If You're Looping, Look for a Better Way

by Larry Spencer Friday, April 5, 2013 3:43 PM

Today, it's more from the Code Review front. This is really the same point I made last time: Brevity is the Soul of Maintainability.

I just saw the following code in a review. It's part of a method whose input is a string called line. What do you think it does?


int verticalBarCount = 0;
string tempLine = line;
int off = tempLine.IndexOf('|');
while (off != -1)
    tempLine = tempLine.Substring(off + 1, tempLine.Length - (off + 1));
    off = tempLine.IndexOf('|');


After only a little head-scratching, and aided by the well-named variable, verticalBarCount, you probably surmised that the code counts the number of vertical bars in the input line. That's correct, and the code is correct. All well and good.

However, isn't this equally correct code a whole lot better?


int verticalBarCount = Regex.Matches(line, @"\|").Count;


The moral I'd like to draw from this vignette is: If you're looping, look for a better way. That's especially true if the loop is doing something low-level, like counting characters.

Tags: ,

All | General

Comments (8) -

4/8/2013 4:06:00 PM #

Sometimes (probably fairly often) a loop is the right way to code something.
In this case, the loop could be made much simpler, just by using the two parameter overload of IndexOf and bypassing the creation of the substrings.
For readability, this should probably be refactored into a (extension?) method that takes a string and a char, and returns the count.
Recommending using Regex, which is computationally expensive by comparison, hardly seems like good advice for this.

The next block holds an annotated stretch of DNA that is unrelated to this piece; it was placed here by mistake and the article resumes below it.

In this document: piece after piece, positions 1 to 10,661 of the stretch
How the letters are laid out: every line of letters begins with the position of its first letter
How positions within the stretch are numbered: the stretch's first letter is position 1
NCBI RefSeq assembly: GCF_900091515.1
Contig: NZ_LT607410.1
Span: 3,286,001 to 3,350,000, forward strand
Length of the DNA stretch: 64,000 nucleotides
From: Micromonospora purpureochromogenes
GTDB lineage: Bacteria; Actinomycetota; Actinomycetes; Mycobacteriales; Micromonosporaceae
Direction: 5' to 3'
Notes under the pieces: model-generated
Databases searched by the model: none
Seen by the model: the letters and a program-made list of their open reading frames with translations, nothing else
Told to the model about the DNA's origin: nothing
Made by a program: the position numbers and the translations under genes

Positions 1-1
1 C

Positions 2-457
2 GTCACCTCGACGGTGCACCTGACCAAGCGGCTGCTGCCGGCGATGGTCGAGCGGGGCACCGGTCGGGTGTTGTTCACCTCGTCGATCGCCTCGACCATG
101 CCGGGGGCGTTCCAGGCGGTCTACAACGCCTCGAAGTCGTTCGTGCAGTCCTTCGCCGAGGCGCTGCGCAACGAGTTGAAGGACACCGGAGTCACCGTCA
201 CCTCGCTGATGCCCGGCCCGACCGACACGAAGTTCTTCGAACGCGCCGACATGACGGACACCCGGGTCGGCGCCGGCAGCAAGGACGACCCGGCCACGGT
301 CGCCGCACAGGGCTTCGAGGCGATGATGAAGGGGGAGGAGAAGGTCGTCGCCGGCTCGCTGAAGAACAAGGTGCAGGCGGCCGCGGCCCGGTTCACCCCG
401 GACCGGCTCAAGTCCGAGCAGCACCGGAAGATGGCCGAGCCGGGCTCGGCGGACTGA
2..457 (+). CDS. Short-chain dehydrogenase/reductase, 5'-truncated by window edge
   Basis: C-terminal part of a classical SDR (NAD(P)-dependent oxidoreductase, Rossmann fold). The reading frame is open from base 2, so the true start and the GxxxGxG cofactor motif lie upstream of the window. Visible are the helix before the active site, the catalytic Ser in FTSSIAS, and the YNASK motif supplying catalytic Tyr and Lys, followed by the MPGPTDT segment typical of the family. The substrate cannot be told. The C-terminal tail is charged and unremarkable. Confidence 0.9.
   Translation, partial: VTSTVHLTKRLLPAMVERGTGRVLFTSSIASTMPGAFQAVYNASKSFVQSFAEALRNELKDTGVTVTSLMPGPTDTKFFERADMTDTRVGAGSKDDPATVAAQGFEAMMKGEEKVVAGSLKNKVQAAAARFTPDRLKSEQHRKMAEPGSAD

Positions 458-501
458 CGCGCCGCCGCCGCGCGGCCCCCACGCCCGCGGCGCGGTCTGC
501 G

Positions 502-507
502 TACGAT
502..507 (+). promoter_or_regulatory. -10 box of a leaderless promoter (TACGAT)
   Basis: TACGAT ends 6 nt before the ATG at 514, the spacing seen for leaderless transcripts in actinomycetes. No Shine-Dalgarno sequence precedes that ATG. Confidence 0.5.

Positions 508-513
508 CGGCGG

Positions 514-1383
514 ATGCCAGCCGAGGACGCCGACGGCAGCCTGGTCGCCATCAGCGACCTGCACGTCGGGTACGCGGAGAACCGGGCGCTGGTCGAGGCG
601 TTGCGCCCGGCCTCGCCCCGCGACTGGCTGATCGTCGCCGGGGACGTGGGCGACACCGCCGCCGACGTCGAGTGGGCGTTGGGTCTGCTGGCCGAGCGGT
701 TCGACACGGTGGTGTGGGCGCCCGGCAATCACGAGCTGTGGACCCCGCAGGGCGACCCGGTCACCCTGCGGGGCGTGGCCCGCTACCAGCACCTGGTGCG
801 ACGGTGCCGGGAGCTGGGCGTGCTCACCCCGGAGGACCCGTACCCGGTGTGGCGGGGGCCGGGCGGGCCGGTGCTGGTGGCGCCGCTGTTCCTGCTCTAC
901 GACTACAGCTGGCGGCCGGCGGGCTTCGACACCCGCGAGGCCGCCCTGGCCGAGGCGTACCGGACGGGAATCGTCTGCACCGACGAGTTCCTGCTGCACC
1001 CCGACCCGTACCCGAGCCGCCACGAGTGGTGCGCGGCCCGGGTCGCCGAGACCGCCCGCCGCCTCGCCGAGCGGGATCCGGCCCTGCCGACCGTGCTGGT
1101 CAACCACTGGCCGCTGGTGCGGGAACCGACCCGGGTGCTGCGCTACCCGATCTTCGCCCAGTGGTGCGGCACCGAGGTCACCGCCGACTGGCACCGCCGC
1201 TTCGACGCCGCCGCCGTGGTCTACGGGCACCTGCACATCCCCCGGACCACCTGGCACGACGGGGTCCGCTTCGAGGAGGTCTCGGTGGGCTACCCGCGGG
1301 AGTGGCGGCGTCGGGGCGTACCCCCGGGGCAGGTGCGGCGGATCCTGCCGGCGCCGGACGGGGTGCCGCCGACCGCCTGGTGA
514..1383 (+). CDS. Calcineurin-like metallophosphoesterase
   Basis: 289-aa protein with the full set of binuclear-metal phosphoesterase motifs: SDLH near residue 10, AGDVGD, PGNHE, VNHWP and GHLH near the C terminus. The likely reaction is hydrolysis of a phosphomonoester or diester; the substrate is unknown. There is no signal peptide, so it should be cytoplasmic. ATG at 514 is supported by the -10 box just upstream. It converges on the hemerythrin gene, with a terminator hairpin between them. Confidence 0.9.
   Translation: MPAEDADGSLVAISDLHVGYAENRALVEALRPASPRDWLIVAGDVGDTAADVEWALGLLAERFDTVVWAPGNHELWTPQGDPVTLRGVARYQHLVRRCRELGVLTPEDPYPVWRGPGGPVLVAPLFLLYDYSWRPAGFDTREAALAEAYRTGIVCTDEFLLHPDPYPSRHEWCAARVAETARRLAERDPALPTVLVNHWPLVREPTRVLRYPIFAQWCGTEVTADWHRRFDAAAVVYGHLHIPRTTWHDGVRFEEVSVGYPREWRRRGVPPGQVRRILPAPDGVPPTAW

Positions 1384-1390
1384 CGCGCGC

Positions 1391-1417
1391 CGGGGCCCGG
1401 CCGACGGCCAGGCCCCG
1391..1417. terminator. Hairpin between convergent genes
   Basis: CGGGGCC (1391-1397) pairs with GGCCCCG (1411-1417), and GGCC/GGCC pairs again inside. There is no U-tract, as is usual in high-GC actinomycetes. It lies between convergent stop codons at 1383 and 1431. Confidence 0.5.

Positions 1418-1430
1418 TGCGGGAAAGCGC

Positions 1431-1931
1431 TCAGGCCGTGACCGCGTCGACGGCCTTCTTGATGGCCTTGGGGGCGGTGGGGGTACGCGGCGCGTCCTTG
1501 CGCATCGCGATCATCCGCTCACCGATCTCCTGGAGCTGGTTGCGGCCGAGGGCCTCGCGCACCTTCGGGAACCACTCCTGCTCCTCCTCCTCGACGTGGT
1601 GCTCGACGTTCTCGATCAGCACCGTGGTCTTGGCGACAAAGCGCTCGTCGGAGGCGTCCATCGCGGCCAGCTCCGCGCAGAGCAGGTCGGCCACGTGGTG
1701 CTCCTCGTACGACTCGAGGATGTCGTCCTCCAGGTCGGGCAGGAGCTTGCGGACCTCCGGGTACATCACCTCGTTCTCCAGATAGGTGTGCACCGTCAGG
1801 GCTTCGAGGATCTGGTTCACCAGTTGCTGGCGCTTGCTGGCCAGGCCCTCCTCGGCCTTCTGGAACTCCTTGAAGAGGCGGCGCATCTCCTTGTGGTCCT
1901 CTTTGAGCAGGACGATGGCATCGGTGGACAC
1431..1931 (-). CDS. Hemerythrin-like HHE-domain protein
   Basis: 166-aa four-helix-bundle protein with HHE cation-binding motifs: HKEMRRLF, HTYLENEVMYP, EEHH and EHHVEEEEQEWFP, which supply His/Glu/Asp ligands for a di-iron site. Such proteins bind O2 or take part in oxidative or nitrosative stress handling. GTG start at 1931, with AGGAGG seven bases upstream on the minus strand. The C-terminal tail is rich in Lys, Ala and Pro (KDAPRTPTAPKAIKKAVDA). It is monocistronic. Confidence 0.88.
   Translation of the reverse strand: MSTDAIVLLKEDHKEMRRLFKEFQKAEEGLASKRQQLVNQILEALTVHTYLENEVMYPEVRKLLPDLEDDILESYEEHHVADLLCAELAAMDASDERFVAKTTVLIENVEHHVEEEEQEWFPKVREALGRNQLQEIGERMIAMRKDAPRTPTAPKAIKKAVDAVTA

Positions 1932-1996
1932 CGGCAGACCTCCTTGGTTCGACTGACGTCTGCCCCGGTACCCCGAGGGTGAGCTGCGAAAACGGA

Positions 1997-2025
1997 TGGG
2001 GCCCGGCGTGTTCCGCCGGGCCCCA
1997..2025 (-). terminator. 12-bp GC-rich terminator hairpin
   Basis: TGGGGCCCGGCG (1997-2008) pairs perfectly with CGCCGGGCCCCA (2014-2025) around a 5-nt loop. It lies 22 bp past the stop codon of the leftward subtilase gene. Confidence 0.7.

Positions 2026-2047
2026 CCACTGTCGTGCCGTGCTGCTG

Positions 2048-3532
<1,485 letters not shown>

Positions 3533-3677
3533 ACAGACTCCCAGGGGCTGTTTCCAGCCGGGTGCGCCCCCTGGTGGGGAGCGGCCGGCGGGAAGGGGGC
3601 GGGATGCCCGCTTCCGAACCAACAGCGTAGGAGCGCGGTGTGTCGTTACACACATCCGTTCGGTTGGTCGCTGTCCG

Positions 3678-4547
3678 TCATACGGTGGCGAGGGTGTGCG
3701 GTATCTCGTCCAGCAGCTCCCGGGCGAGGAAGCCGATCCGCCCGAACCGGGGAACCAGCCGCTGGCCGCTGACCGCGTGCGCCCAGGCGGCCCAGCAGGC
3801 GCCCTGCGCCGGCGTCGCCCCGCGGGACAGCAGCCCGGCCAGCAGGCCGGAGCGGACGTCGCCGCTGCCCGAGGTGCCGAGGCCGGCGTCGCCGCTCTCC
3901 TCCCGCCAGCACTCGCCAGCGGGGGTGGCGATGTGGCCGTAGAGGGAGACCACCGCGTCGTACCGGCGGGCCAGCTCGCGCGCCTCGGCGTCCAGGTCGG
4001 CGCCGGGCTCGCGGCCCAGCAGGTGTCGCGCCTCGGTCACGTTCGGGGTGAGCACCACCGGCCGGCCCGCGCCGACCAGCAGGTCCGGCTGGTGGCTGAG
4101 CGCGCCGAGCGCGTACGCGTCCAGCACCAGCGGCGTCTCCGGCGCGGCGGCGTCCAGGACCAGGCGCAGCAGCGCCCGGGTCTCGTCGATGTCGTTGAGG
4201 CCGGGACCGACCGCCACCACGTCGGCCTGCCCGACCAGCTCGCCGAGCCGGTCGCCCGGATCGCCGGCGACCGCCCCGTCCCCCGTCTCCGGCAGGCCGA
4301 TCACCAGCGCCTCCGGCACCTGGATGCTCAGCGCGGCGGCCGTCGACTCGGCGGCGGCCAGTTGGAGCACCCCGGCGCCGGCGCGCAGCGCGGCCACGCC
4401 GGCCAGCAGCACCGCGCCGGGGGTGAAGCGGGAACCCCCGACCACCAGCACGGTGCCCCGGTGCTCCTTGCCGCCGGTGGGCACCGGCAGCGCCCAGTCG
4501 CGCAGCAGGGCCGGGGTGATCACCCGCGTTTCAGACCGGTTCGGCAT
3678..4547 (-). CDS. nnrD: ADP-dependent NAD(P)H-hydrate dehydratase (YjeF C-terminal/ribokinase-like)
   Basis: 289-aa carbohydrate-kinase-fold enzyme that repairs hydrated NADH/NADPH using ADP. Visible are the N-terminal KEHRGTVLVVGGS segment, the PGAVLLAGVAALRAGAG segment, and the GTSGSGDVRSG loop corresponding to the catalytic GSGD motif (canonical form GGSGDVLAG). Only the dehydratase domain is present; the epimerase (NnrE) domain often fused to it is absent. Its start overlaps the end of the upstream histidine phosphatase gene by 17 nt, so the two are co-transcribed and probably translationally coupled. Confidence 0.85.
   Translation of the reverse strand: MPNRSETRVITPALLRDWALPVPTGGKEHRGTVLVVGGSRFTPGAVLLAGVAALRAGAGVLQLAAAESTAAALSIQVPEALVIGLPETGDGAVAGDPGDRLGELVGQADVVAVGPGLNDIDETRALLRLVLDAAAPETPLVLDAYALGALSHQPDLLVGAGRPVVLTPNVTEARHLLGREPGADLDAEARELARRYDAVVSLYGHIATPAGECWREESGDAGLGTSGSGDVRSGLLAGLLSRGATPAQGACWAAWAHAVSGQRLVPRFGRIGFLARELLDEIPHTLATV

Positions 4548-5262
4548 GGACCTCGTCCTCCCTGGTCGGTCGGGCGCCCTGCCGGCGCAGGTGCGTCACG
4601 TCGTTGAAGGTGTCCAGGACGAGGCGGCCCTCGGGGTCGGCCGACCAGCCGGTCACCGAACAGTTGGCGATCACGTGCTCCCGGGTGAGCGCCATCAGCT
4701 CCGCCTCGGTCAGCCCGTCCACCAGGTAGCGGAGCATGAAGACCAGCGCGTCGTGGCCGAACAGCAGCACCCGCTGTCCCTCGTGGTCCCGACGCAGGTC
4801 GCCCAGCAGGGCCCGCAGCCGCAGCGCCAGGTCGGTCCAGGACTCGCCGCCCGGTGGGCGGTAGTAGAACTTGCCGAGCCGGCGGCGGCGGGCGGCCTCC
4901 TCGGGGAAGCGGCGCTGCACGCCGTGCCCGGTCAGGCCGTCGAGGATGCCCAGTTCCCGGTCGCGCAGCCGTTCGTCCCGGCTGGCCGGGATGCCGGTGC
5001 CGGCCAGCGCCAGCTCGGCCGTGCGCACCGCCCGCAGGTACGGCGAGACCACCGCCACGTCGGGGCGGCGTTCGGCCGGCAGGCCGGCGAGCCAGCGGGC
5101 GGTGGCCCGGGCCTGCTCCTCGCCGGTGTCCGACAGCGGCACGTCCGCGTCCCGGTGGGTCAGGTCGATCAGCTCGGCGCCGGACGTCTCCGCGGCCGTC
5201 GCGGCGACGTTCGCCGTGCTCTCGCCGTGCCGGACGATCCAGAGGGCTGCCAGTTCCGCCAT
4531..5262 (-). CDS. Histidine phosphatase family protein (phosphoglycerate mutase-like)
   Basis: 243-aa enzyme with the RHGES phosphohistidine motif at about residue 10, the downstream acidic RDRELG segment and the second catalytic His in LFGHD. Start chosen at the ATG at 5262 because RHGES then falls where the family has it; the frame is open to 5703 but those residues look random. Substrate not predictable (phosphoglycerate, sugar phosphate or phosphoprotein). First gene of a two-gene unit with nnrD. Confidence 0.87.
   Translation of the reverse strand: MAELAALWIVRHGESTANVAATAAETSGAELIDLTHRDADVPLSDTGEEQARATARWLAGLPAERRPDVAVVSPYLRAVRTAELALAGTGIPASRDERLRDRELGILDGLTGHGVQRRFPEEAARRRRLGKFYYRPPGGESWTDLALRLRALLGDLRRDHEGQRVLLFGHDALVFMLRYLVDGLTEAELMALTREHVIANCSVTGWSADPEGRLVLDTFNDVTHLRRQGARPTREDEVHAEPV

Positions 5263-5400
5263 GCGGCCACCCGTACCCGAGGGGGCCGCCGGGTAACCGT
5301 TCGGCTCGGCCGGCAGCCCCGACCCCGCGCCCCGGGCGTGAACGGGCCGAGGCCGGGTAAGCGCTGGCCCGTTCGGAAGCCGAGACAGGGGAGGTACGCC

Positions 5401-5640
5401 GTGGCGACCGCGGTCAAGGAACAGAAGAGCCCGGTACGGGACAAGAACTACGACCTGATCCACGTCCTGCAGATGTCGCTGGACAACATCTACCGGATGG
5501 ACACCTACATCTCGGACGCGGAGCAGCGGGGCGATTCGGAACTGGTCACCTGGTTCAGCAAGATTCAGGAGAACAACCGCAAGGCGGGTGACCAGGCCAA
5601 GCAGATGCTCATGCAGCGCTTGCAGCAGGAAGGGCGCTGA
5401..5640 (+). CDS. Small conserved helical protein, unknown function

I think even using LINQ would be simpler:
int verticalBarCount = line.Count(c => c == '|');

Matt Heffron United States

4/9/2013 1:35:33 PM #

@Matt Heffron - Yes, the "before" example in my post is extreme and the loop could have been improved even as a loop. However, we do agree that -- in this case -- there are at least two non-looping solutions that are better.

You are absolutely right about LINQ being faster. I wrote a little program that finds bars in a line that has 9 of them, 100,000 times, with Regex and then with LINQ. Regex took 295 milliseconds, or about 3 millionths of a second per line. LINQ took 116 milliseconds, or about 1 millionth of a second per line. Whether that's enough difference to worry about would depend on the application.

Another consideration would be which version is easier to read. Regexes are notoriously difficult to read, so for any application other than very simple ones like my example, I would go with LINQ as you suggest.

Larry Spencer United States

4/9/2013 1:37:26 PM #

@Matt Heffron again:

P.S. - Maybe I should write another post called If You're Using Regex, Look for a Better Way - haha.

Larry Spencer United States

4/9/2013 2:20:06 PM #

Actually, the loop form is much faster than even Linq:
10,000,000 iterations:
Linq Count is 3.388 seconds (0.3388 microseconds each)
loop in method is 0.928 seconds (0.0928 microseconds each)
    static int CountChar(string line, char test)
      int count = 0;
      int offset = line.IndexOf(test);
      while (offset != -1)
        offset = line.IndexOf(test, offset+1);
      return count;

Matt Heffron United States

4/11/2013 8:53:47 AM #

...and assembly language would be faster than all of them, but that doesn't mean we want to use assembly language. Smile

Larry Spencer United States

4/11/2013 1:37:50 PM #

Yes, but the loop is straightforward, and by encapsulating it in a method, it can be easily understood where used.

Matt Heffron United States

4/12/2013 11:08:43 AM #

So, if I find a better way, should I then repeat the process?

Joe United States

4/12/2013 12:27:32 PM #

"Some people, when confronted with a problem, think “I know, I'll use regular expressions.”   Now they have two problems."


Seth United States

Add comment

About the Author

Larry Spencer

Larry Spencer develops software with the Microsoft .NET Framework for ScerIS, a document-management company in Sudbury, MA.